With a 2015 defense budget equivalent to about $500 million, Armenia cannot match the military capabilities of Azerbaijan. It has long maintained the balance of power vis-à-vis its stronger neighbor by relying on its alliance with Russia.
Yerevan concluded bilateral defense agreements with Russia and is a member of the Russian-led Collective Security Treaty Organization. In 2013, Armenia neglected the persistent overtures of the European Union to become its “associate member” and, instead, chose to join the Russia-led Eurasia Economic Union.
In February, Russia provided a $200 million loan to Armenia to fund the purchase of new weapons. However, the list under consideration, as noted by Azerbaijan’s Trend News Agency, includes neither Iskander-M nor SU-30SM fighters, meaning there is no risk of tilting the balance of military power.
Nevertheless, one element in the equation matters. Moscow recently deployed new MiG-29 fighters at its Erebuni military base in Armenia, close to the Turkish border.
While it is quite clear that Moscow acts as a security provider for Armenia, the Kremlin also tries hard not to appear prejudiced against Azerbaijan. And this policy seems to irritate some regional actors.
Following the latest outbreak of violence in Nagorno-Karabakh, Russian defense and foreign affairs ministers telephoned their counterparts in Armenia and Azerbaijan to urge the cessation of hostilities. Russian President Vladimir Putin appealed to both conflicting parties to be reasonable and insisted on an “immediate ceasefire.”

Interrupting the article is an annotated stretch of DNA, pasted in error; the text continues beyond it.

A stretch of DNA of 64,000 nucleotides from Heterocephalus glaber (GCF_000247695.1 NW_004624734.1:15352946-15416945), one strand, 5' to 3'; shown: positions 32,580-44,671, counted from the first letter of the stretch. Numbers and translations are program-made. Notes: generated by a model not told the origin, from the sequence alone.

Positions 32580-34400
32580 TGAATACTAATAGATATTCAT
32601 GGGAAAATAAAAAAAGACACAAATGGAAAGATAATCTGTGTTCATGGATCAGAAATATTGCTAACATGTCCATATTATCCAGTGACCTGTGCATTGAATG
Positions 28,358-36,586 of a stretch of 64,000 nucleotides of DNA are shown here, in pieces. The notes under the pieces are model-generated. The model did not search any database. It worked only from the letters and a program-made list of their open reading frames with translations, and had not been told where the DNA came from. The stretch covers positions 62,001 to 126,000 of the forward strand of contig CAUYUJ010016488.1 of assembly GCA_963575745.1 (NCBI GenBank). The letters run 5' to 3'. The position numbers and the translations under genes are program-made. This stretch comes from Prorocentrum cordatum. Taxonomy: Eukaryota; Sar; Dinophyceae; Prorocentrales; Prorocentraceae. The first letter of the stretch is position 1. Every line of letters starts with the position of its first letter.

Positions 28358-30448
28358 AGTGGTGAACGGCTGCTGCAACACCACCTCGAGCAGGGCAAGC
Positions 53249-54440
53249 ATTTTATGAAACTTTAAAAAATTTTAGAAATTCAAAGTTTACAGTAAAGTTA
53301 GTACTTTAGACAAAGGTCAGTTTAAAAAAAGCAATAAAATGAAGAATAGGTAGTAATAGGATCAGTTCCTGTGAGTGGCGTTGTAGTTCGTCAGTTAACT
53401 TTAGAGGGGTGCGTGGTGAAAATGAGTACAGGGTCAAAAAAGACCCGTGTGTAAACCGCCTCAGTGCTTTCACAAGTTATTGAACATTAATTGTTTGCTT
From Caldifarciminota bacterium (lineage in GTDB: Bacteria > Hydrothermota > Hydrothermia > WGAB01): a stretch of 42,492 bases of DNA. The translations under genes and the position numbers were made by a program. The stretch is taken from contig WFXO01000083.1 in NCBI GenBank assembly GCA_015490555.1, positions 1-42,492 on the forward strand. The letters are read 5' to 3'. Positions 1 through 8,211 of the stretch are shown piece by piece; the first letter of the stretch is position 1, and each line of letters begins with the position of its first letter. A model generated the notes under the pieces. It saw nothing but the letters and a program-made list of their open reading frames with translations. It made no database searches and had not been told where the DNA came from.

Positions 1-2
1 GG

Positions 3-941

In contrast, Turkish President Recep Tayyip Erdogan phoned only his Azerbaijani counterpart, Ilham Aliyev, to express his condolences over the death of Azerbaijani soldiers, thus taking sides, which was foreseeable.
Against the dire state of relations between Turkey and Russia, with Erdogan basically being ostracized by the Kremlin, the reignited conflict over the disputed Caucasus enclave gives Moscow yet another headache and could well count as a point scored in the psychological warfare between the two states.
Ankara has nothing to lose but stands to gain should Moscow become entangled in complicated diplomatic manoeuvres in order to pacify both Armenia, its staunchest and most formal ally in the region, and Azerbaijan, which continues to maintain a privileged relationship with Russia.
Moreover, should Moscow make a faux pas, abandon its balanced approach to the warring parties and show favoritism to Armenia, it would most certainly alienate Azerbaijan, to the joy of the present Turkish leadership.